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Fiction #345
(published August 30, 2007)
The Hammock
by Michael James Shafer
The hammock came on a Wednesday so I took the rest of the week off, citing as a symptom in a note I scrawled hastily on the back of a Pizza Hut menu, "A severe allergic reaction to various airborne pathogens too numerous to list." My roommate dropped it off at my office after over an hour of lazy prodding that involved me singing "Spice Girls" songs I had learned years before from my younger sister. He claimed that his ears bled for weeks but one has a hard time caring about ailing roommates when they are relaxing on a hammock.

The hammock was tan and made of 8mm thick rope (THE BEST QUALITY AVAILABLE!!!). It came with two hardwood bars at either end, both varnished with several layers of weather proof coating. It stretched out 6 feet, 10 inches long, easily fitting my 5 feet, 10 inch frame, and 5 feet, 6 inches wide. The telephone operator, Racine Salazar, added proudly that Napoleon Bonaparte would be able to nap comfortably under a warm summer sun while sleeping sideways. Eager to keep the playful banter going, my excitement for the hammock barely contained, I said, "Either him or a midget," and after a second of phone humming silence I added further in a not-so-faux-panic, "Eh?"

"My mother and father are short people," Racine Salazar said. "I would appreciate no further comments of that sort during the continuing purchase of your hammock."

I apologized and we resumed. The sting of my mishap only hurt for a moment though, for the thought of falling into the hammock and swaying with the wind as if unhinged from the world wouldn't leave my mind.

The hammock was designed to fit two people. This feature wasn't tested out until two weeks after my purchase, when my ex-girlfriend Candice stopped over to drop off a small stack of my DVDs (Forrest Gump, Beverly Hills Cop, Easy Rider). "You look comfortable," she said.

"Just hanging around," I said, rubbing the open spot on the hammock. "Care to join?"

Later, after providing neighbors with hours of calculated tongue and body lapping, I leaned back onto the hammock with my head resting on my hands, and said to her, "You look comfortable." She laughed the way she always laughed after we were finished, three deflated "HAs." "So do you," she said, her giggles ending in a happy sigh that was sucked up by a gust of wind. The hammock rocked.

"Are you ever going to get up?" my roommate asked from our doorway, hands on hips, teeth clicking. "The house is a mess and I have to go to work. You need to do something besides float."

"That's just it," I said shielding my eyes from the sun, my other arm around Candice's shoulder. "All I want to do is float. I died and have been reincarnated as a cloud. Swoosh. Swoosh." My arm hung slack off the side serving as a reservation for a mid-day nap.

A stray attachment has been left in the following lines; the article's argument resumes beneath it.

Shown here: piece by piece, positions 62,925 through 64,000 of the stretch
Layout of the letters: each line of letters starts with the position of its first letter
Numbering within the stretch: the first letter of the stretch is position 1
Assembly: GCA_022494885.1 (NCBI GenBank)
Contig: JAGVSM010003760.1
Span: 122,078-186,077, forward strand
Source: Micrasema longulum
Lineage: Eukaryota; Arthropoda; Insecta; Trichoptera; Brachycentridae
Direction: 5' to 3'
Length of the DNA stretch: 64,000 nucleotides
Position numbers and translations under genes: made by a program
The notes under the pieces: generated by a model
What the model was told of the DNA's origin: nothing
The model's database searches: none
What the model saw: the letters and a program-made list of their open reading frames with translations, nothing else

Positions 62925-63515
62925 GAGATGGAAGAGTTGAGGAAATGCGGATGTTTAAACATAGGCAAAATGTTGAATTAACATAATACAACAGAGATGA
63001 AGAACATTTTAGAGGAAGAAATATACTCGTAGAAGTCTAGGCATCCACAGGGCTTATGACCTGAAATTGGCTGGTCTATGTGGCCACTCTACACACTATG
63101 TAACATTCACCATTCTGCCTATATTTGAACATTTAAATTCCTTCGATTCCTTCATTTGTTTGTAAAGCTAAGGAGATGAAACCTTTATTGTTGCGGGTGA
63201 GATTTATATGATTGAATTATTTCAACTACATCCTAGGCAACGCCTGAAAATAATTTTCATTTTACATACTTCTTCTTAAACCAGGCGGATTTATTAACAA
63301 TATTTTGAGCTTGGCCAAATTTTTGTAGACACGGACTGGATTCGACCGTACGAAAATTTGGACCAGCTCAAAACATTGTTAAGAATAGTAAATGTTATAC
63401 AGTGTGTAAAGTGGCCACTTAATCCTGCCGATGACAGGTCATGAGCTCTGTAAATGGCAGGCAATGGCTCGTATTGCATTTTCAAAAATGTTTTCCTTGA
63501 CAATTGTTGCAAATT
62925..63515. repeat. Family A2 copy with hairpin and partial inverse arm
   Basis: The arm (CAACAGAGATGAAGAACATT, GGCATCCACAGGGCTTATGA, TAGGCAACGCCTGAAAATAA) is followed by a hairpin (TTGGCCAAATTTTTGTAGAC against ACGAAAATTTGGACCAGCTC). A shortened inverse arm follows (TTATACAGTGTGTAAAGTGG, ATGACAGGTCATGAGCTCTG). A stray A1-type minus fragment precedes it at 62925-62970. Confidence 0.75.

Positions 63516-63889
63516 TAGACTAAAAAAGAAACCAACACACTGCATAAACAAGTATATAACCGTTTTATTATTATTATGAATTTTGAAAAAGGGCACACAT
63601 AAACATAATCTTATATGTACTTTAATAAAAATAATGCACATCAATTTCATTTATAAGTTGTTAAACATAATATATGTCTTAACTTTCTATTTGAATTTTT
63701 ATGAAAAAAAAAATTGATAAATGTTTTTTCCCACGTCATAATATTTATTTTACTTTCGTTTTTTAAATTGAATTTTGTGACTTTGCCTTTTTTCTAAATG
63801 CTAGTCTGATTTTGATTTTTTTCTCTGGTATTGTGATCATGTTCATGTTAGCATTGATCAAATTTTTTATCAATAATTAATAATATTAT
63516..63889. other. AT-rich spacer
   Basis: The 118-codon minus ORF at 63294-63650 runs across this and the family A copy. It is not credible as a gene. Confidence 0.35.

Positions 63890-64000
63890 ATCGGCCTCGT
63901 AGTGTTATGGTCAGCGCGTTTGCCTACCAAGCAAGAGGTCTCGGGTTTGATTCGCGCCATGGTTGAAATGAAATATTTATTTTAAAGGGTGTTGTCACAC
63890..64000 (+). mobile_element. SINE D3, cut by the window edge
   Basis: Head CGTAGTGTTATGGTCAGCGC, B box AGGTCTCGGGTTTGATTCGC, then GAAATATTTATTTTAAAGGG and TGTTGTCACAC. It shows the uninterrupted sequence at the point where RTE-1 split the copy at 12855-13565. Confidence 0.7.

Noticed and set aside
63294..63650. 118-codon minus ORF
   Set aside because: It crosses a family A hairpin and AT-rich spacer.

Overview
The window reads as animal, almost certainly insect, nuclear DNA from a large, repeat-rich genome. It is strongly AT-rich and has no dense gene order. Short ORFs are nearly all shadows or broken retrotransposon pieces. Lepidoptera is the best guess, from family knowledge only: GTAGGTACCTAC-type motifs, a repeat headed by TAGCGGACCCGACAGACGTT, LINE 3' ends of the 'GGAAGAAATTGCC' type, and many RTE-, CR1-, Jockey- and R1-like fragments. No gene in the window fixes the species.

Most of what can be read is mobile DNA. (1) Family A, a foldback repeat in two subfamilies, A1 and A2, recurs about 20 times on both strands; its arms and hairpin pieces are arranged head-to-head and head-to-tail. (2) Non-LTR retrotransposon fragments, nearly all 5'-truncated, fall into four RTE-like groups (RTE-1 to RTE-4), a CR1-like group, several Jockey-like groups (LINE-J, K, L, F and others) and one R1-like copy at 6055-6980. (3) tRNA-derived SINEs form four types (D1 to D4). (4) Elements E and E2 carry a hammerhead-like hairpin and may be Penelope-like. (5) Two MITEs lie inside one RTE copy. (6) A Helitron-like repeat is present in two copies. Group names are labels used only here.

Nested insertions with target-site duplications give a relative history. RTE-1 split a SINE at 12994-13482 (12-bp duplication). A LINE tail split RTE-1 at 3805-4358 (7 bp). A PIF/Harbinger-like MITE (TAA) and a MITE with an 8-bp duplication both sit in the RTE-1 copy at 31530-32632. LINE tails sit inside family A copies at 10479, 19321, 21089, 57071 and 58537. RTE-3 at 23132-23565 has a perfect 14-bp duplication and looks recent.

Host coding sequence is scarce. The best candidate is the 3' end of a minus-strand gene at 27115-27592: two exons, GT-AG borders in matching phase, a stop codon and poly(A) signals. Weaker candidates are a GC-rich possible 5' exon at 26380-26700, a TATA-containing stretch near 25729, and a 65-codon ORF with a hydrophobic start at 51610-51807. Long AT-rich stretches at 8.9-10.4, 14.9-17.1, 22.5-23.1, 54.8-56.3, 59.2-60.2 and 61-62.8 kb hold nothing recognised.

Weeks later, when I still hadn't moved, when my diet consisted of Lays potato chips and bottles of Coors Light I slyly convinced neighbors to bring over, when my roommate had to dump piss out of beer bottles before he returned them, when the television crews came, the reporter, Nancy Brooks from Channel 12, grew frustrated with my insistence to answer her questions with inquiries of my own. "Why the hammock?" "How much cleavage are you allowed to show on television?" "Is it a statement of purpose? A message that you are giving up? A step towards spirituality?" "Do you prefer open-ended questions or closed-ended questions?" "Please, so our viewers can understand your problem, what is it that you want?" "Do you want to float?"

And she did. And the media circus grew. And it grew. Major news studios came like giraffes and never left. Oprah was her very own hippopotamus, criticizing my motives, claiming I was fame-hungered. It took one caress of her middle finger on the rope and she had joined in. My mother flew in from Pasadena (my father was floating in spirit, a victim of lung cancer five years prior) to make sure I was okay, and upon request, after a delay of several seconds so she could remove her loafers, climbed aboard the cloud. "Oh my, this is like a dream!" she exclaimed.

My roommate, finally, after being hypnotized by the gentle rocking, hopped on and upon finding a comfortable nook in between my butcher Charlie and Leo Dicaprio, grinned like the sun was setting in his mouth.

With every new person the hammock defied conventions and rose higher. The air grew thin and heavy, weighing down chests while magically relieving strains and stresses. "My hernia," Mitch, the pizza delivery guy, said, "it's gone. Here. Do you feel that?" I felt the side of his testicle and nodded. "See. It's gone. No bulge or anything!"

"It's not as blue as I thought it would be," someone from the far right said, either Tom Petty or Bob Dylan, "But it's still what I like to see."

Ladders were erected; tall ladders with stabilizing wires strung from buildings and sky scrapers. Seagulls perched on the wires and chewed sunflower seeds that I emptied out of my hand into their mouths like grains of sand.

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